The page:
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The bodies lay in the streets of Axum for days, pockmarked with gunshot wounds. At night the residents of Ethiopia’s holiest city listened, horrified, as hyenas fed on the corpses. For many, these were people they knew.
Rumors surfaced in early December of a massacre at Axum’s Church of St. Mary of Zion, but the government blocked reporters from the embattled Tigray region. Only after authorities lifted a blackout on phone and internet communication in February could they confirm the true horror: 800 people killed in and around the church in one weekend (Nov. 28).
In November fighting erupted between Ethiopia’s military and the Tigray People’s Liberation Front (TPLF). Troops from neighboring Eritrea—who are mostly Muslim and have carried out some of the worst atrocities against Christians inside their own borders—have played a controversial role siding with national forces inside Tigray.
Axum and the surrounding area are the historical roots of the Ethiopian Orthodox Church, one of the oldest in the world. The Church of St. Mary of Zion has been destroyed and rebuilt several times over the centuries, and according to tradition it houses the Ark of the Covenant. As Eritrean soldiers entered the city during the fighting, hundreds took refuge in the church.
“On every corner there was a body,” a deacon from the church told the Associated Press. “People were crying in every home.”
After Eritrean soldiers left the city, the deacon helped count the bodies, gathered identity cards, and assisted in digging a mass grave.
In pockets like Ethiopia’s Tigray region, crimes against the Church have proliferated in the shadows of a pandemic. While American and European leaders at home have been consumed with the health crisis—plus political, economic, and social upheaval—persecution is having more free rein abroad.
In Algeria, Protestant churches have remained closed due to COVID-19 measures, while authorities allowed over 180 mosques and some Catholic churches to reopen.
In India, 80 percent of Christians surveyed by Open Doors report government workers turned them away from food distributions, mostly run by members of the ruling Hindu nationalist party. Some said they walked miles from their homes and hid their Christian identity to receive rations that COVID-19 shutdowns made necessary.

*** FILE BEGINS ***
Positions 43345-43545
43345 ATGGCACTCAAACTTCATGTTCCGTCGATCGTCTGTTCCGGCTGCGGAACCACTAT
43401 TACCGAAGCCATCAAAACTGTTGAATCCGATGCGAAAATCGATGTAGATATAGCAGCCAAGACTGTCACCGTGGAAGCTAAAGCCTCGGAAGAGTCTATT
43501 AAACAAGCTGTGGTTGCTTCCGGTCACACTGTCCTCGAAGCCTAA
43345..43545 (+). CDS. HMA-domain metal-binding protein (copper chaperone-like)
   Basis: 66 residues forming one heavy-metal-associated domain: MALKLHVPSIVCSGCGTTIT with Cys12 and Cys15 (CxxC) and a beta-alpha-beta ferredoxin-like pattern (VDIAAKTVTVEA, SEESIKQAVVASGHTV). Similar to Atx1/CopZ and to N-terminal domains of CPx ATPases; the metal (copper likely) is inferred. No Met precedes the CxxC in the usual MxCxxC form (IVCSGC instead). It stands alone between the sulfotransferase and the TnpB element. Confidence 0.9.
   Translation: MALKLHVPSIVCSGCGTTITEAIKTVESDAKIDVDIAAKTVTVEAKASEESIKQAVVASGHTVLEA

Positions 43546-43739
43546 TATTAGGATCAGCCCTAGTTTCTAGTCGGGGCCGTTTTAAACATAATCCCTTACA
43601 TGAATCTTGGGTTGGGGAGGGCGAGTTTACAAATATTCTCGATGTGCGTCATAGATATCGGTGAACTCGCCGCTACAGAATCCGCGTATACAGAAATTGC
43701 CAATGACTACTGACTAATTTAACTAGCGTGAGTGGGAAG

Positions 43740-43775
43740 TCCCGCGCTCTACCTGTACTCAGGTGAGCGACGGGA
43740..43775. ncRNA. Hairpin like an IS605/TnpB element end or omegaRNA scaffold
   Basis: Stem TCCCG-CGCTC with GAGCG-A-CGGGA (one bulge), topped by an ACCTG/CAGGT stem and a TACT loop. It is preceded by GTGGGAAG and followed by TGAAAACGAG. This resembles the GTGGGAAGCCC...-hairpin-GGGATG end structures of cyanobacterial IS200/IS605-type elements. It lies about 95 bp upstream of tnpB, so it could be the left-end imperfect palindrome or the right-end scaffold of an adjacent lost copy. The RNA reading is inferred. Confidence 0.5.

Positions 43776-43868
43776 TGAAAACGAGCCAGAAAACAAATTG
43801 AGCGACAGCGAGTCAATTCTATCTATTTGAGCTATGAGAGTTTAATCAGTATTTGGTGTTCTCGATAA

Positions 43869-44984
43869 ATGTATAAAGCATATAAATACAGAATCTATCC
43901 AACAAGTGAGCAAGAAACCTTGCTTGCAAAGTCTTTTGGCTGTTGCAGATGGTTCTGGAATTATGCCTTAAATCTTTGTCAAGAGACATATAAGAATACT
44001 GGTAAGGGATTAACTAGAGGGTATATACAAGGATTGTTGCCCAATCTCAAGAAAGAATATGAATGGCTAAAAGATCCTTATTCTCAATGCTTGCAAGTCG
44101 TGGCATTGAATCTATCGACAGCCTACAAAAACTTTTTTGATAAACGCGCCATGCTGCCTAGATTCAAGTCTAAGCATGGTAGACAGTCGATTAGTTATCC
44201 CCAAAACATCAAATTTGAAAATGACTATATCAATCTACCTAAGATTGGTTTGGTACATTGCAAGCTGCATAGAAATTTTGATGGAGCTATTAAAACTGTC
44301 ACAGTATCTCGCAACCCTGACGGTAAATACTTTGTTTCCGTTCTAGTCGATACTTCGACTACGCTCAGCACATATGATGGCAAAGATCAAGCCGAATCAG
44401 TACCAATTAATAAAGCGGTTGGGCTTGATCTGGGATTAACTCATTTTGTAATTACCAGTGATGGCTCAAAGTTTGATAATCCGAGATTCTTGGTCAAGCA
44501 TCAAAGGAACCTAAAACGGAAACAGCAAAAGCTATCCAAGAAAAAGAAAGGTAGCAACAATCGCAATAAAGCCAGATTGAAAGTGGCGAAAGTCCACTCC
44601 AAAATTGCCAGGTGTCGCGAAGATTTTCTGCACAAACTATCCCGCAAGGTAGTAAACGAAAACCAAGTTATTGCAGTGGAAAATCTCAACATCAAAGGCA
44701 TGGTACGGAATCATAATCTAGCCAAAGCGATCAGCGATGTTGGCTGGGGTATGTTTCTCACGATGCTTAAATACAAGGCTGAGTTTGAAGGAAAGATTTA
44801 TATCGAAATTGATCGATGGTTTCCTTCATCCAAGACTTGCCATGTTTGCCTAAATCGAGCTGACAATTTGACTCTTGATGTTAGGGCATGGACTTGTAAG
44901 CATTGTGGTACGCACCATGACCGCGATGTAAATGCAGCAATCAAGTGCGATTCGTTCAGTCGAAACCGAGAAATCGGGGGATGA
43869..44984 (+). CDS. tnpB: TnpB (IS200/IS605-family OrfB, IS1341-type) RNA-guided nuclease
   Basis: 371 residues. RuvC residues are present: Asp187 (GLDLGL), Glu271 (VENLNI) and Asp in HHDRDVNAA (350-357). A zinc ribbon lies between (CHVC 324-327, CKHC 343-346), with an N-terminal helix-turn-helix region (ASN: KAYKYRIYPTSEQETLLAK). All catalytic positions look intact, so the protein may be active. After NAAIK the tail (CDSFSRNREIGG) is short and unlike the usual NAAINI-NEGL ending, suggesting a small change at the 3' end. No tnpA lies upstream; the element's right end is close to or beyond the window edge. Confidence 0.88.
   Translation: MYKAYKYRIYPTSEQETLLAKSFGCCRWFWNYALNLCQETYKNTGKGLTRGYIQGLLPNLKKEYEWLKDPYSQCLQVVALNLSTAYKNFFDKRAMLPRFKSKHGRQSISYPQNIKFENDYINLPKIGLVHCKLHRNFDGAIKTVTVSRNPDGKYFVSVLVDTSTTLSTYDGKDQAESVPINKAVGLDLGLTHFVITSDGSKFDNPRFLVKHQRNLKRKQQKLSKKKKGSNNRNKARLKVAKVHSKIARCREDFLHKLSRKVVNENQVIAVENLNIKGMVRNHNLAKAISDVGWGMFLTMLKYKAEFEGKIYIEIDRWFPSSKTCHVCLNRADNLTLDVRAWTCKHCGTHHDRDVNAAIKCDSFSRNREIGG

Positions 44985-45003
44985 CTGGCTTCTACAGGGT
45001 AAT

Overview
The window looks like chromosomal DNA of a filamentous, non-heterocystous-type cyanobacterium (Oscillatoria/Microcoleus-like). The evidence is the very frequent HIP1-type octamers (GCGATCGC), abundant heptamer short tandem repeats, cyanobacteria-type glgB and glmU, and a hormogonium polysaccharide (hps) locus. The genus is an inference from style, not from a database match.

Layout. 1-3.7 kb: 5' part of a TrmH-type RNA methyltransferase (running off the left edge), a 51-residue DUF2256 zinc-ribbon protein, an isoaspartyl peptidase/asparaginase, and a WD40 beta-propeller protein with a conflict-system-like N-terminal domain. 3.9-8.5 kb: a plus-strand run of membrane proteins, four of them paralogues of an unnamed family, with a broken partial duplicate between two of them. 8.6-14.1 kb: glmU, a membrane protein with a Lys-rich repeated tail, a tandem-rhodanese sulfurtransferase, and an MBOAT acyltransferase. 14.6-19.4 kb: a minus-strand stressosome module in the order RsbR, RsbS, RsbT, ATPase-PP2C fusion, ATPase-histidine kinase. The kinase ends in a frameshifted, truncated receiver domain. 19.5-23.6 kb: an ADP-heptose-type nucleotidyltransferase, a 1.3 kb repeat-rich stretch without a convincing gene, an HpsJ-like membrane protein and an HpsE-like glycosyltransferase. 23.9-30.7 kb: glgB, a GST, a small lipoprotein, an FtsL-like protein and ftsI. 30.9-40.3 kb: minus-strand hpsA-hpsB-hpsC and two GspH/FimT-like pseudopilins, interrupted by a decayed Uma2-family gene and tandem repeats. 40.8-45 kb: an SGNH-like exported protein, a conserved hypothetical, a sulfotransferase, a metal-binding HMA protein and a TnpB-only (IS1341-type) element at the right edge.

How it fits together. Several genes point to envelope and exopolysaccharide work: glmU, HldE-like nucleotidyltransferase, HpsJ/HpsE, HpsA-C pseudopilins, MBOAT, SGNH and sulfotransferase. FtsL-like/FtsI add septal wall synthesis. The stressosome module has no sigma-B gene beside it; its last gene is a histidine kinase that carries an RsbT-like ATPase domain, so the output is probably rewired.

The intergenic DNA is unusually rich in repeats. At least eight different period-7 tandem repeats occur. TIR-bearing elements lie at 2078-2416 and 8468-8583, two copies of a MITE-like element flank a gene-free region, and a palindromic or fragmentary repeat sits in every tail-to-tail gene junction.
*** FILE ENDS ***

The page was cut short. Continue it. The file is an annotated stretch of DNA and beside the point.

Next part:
Christians also face threats in areas where U.S. engagement, once strong, has lagged. In Afghanistan, the rise of the Taliban and a looming U.S. pullout pose threats to a young and growing church that’s yet to secure a toehold among Pashtuns, who dominate the Taliban’s ranks.
In Turkey, officials are issuing deportation documents to asylum-seekers—including Christians already forced out of countries like Iran and Iraq—as forward processing of refugees has ground nearly to a halt during the pandemic.
One of the most serious conflicts to arise under cover of the pandemic also involves Turkey, which provided military support to Azerbaijani forces who attacked ethnic Armenians in Nagorno-Karabakh late last year. A Russia-brokered peace agreement is untenable. Half of the 150,000 Armenians living in Nagorno-Karabakh have been forced from their homes, and many killed.
Reporters working with locals in December confirmed two beheadings of Armenian civilians by what appeared to be Azerbaijani forces. On Feb. 19, 100 members of Congress sent a letter to Secretary of State Antony Blinken and Defense Secretary Lloyd Austin, calling on the Biden administration to take “concrete steps” to protect Nagorno-Karabakh’s Armenian population. The displacement has spiked coronavirus cases across the region.
How to attend to such ills when illness and hardship visit our own doorsteps? Jesus’ disciples faced just that predicament as they regrouped following His death. Yet it was in that very moment the risen Lord gave a commission that they move out into “all the world.” It’s our orientation, too—even if not our physical calling to go—to advocate and pray and petition for the persecuted in this time of global distress.